Wednesday, March 28, 2007

Breaking Up Is Hard To Do

Colleen Slevin, writing for the Associated Press, describes the latest salvos between a local Colorado parish and the increasingly heterodox leadership of the Anglican Church.

Colorado's largest Episcopal congregation was left in turmoil after leaders voted to leave the denomination and the bishop responded by dismissing the parish's leadership.

The controversy at Colorado Springs' Grace Episcopal Church and St. Stephen's Parish is the latest in a tense dispute among Episcopalians and their fellow Anglicans worldwide over how they should interpret what the Bible says about sexuality and other issues.

The vestry of Grace Church and St. Stephen's Parish on Monday voted to bolt from the national church and instead join a conservative Anglican church based in Nigeria. The move came three months after its pastor was placed on suspension amid an investigation of church finances.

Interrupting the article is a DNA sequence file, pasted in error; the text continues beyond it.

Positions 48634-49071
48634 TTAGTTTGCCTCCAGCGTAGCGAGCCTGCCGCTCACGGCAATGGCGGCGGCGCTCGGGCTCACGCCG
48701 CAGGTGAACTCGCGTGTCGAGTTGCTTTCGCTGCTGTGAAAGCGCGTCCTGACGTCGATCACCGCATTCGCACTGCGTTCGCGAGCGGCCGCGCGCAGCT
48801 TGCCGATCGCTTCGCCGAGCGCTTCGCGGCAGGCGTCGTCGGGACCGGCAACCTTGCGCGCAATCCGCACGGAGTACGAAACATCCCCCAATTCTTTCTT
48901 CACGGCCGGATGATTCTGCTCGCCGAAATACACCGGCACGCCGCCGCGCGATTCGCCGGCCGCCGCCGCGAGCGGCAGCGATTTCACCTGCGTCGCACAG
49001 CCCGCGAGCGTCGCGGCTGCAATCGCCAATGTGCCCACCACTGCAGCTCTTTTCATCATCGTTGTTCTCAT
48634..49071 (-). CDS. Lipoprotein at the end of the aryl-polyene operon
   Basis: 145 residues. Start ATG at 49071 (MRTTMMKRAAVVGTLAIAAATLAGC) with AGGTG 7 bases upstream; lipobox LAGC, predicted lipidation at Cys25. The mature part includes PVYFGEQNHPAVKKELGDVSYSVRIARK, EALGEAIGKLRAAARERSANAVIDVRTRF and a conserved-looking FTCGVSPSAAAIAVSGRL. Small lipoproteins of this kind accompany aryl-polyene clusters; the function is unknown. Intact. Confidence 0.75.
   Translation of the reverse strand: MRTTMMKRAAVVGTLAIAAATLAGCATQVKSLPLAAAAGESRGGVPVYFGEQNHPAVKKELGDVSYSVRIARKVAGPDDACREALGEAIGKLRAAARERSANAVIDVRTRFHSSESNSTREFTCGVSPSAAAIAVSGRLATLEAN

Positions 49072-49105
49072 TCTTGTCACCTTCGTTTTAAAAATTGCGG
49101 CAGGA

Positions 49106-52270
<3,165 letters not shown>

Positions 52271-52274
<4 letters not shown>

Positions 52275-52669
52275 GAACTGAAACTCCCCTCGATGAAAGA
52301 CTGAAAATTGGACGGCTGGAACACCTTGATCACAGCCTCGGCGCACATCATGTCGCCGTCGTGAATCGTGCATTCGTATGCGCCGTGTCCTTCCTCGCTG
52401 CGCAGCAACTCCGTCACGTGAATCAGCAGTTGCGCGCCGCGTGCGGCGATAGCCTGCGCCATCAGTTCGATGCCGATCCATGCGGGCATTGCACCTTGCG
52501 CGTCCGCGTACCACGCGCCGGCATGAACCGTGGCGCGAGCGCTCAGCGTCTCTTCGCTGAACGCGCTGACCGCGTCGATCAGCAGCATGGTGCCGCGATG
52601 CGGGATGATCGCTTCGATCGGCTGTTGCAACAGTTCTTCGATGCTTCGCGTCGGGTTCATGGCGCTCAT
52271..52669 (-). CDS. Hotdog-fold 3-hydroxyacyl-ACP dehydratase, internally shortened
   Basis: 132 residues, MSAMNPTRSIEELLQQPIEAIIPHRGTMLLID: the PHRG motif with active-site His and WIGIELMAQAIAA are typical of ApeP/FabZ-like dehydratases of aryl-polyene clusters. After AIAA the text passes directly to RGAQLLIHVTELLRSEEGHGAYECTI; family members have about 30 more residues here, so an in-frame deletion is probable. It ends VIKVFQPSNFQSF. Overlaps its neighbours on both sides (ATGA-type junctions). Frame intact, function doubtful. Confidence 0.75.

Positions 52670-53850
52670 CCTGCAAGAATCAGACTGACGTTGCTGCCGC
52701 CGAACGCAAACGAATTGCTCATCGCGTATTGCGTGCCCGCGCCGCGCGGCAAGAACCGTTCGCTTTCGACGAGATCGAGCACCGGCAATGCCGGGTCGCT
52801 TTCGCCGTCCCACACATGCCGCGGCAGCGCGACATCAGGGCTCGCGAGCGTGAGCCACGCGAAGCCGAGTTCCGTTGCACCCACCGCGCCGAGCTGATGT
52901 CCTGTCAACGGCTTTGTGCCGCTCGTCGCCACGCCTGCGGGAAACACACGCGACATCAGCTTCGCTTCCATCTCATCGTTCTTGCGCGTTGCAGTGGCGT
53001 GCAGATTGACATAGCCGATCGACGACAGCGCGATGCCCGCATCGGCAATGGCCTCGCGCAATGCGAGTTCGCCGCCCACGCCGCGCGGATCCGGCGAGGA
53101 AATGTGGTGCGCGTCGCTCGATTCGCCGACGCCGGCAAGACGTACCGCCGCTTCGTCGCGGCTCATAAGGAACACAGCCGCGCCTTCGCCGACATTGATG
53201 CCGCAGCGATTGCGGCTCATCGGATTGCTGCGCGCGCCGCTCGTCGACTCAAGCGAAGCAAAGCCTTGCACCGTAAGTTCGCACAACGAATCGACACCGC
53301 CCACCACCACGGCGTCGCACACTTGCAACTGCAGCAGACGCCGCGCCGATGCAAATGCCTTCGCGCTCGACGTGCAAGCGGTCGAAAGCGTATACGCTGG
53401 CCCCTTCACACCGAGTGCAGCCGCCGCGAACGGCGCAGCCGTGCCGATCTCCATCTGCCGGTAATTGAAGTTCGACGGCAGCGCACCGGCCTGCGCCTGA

Bishop Robert O'Neill rejected the church's move, dismissing the local leaders and saying the Colorado Springs parish would remain part of the Episcopal Church.
''The fact is people may leave the Episcopal Church but parishes cannot,'' O'Neill said in a statement.

The church's longtime rector, the Rev. Donald Armstrong III, who was suspended late last year, said O'Neill no longer has jurisdiction over the parish.
''He doesn't have an army. The courts will not interfere in an internal church dispute and the congregation is solidly behind us,'' Armstrong said...

The rest of the report is here.